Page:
In a sense, these are the things — various forms of legislated slavery — that define the State, or arguably, Civilization in the narrow (“civic”) sense. Men are put under burden, and told it is for their own good. They learn to salute Power; to obey, to conform, to march, and to serve the poster politicians, shouting Heil! as each new, fashionable, Dear Leader motors by. But there are men who don’t like to do this; who are too independent to appreciate “democracy,” and would rather move to the hills. Or else, they get chased there.

My own Caledonian ancestors showed all the traits, including the murderous contempt for Lowlanders. They showed, too, as if Zomians, considerable wit in the invention of methods for remaining stateless. They dodged the bullet for centuries, until the Highland Clearances finally caught up, and the jackboots of the Modern State kicked them over the hills and into the oceans.

I shall leave the curious reader to follow the proper nouns to the proper sources, should he wish to learn more about the Higher Asians — with their incredible range of ethnicities and languages; their resistance alike to literacy and to positive law; their millenarian and prophetic tendencies; their chameleon skills; their mobility — and with that, their ingeniously successful techniques of swidden agriculture (usually more varied and complicated than “slash and burn”).

At the opposite end of the spectrum of human barbarity, we have the urbane. Total mutual incomprehension can be assumed between these extremes. Glancing through rebuttals to the Zomian theses, from the Po-faced academic elite, I am again and again arrested by their unreachable stupidity. The agents of Po cannot understand (except in little twinkles) that these people do not subscribe to the premisses of political and economic “science,” any more than to the other premisses of the Lowland mindset; don’t get, that the hillsman does not consider himself inferior to the “insects of the plains,” and does not long for “inclusion” in their termite colonies.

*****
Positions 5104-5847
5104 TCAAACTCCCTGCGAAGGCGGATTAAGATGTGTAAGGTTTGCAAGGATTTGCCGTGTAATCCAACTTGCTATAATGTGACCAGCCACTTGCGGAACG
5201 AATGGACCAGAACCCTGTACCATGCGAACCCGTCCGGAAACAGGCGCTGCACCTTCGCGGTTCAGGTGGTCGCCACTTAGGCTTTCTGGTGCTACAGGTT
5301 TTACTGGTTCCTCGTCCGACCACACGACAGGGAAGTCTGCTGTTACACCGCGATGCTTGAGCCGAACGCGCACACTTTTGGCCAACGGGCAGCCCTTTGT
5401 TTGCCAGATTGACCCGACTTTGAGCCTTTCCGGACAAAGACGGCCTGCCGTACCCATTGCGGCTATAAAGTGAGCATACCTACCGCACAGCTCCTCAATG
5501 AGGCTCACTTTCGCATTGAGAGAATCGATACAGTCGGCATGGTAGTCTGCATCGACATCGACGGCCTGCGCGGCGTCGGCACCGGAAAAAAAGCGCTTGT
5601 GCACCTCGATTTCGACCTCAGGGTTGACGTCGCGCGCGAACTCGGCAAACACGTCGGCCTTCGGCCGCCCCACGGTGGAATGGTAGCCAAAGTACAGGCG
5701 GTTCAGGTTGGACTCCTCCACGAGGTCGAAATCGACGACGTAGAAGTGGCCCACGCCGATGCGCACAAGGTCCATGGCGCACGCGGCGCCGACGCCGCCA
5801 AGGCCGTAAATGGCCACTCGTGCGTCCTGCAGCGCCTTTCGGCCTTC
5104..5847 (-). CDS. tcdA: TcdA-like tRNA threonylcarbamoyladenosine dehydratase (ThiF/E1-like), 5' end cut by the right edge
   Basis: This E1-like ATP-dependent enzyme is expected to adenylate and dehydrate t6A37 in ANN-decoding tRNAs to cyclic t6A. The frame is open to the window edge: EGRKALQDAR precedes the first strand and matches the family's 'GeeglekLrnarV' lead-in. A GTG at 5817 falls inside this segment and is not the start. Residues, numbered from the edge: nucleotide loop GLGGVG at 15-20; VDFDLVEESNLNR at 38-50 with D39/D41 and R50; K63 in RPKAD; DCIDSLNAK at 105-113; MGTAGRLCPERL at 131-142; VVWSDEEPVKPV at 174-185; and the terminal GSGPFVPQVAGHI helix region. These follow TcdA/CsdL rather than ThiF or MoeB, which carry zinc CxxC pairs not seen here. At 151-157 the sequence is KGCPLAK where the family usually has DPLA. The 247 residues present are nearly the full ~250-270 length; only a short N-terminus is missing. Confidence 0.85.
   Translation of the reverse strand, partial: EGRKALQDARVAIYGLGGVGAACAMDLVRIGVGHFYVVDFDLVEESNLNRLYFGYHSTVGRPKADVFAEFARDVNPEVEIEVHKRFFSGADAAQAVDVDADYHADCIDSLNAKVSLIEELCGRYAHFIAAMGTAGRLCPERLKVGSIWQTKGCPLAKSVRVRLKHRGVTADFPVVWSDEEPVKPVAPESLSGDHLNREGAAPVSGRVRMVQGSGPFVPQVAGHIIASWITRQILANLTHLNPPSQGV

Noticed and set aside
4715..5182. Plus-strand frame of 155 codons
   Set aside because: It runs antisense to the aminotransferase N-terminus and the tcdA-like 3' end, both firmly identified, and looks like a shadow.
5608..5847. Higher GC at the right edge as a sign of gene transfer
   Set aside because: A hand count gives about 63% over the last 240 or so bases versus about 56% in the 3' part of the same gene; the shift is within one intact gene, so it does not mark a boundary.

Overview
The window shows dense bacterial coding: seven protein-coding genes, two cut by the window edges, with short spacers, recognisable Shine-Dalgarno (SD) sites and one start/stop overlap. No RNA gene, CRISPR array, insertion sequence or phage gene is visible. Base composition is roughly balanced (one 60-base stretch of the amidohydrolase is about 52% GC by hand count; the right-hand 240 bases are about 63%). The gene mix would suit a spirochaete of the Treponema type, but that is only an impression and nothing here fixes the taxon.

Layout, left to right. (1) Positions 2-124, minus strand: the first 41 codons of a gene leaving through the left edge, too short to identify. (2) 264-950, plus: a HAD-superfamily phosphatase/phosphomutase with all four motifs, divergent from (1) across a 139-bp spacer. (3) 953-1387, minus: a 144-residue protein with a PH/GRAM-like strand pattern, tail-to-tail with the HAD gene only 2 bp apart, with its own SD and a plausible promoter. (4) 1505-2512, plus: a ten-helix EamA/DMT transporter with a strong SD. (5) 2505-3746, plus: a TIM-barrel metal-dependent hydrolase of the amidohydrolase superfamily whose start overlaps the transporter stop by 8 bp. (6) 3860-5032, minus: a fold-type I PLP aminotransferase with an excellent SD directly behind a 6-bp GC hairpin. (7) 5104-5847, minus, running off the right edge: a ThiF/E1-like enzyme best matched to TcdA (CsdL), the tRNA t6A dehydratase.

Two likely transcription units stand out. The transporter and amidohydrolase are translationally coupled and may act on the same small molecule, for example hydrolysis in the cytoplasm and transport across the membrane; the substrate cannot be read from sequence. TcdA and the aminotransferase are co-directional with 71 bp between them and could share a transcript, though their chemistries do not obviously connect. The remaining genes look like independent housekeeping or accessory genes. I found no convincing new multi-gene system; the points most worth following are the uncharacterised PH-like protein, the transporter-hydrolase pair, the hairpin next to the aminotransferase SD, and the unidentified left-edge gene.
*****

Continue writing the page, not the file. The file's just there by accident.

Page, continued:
It seems all my life I have been reading the English travellers, and those of other countries who penetrated the wilderness, and came to understand the motives of “primitive” peoples — invariably from some calling in themselves, to which settled suburban life did not answer.

For instance, Charles Waterton’s Wanderings in South America, which came back to me from a flea-market stall, after years of wandering on its own. (The same copy with my name in the front.) It is a memoir of deep incursions into the woods of Guiana in the early nineteenth century, to stuff birds, and collect snakes, and gather other items for his extensive cabinets of “natural curiosities.” Waterton was a brilliant naturalist, whose descriptions of new species, and explanations of their physiology and behaviour, have stood up through all the subsequent Official Science.

Too, he was a fine Recusant Lord, from the vicinity of Wakefield, where the Catholics never quite gave up — just as their ancestors had never quite agreed to the Norman Conquest. He counts among the great English eccentrics; if also, alas, as a pioneer of the “ecology” business, for he surrounded his large estate with a tall wall, to protect the private wilderness around his moated castle, back home in Yorkshire. Conversant with both worlds, he adopts the prejudices of the British aristocracy, when mocking the tribesmen of Guiana; and of the tribesmen when mocking the British aristocracy — remaining Trump-like in his own indifference to criticism.

The History of Progress is highly biased, as I may have mentioned before in these electronic pages. It omits much more than half of human nature, and overlooks every fact that doesn’t fit. We need another account that will take in the whole, re-orient our attention to the immortal, and rescue us from the corvée frame of mind. A Highland version of history, if you will; a free man’s guide to how things really are, with some hints for escape from the labyrinth of totalitarian “good intentions.”

Indeed, Waterton found this just where I did, in the Gospels.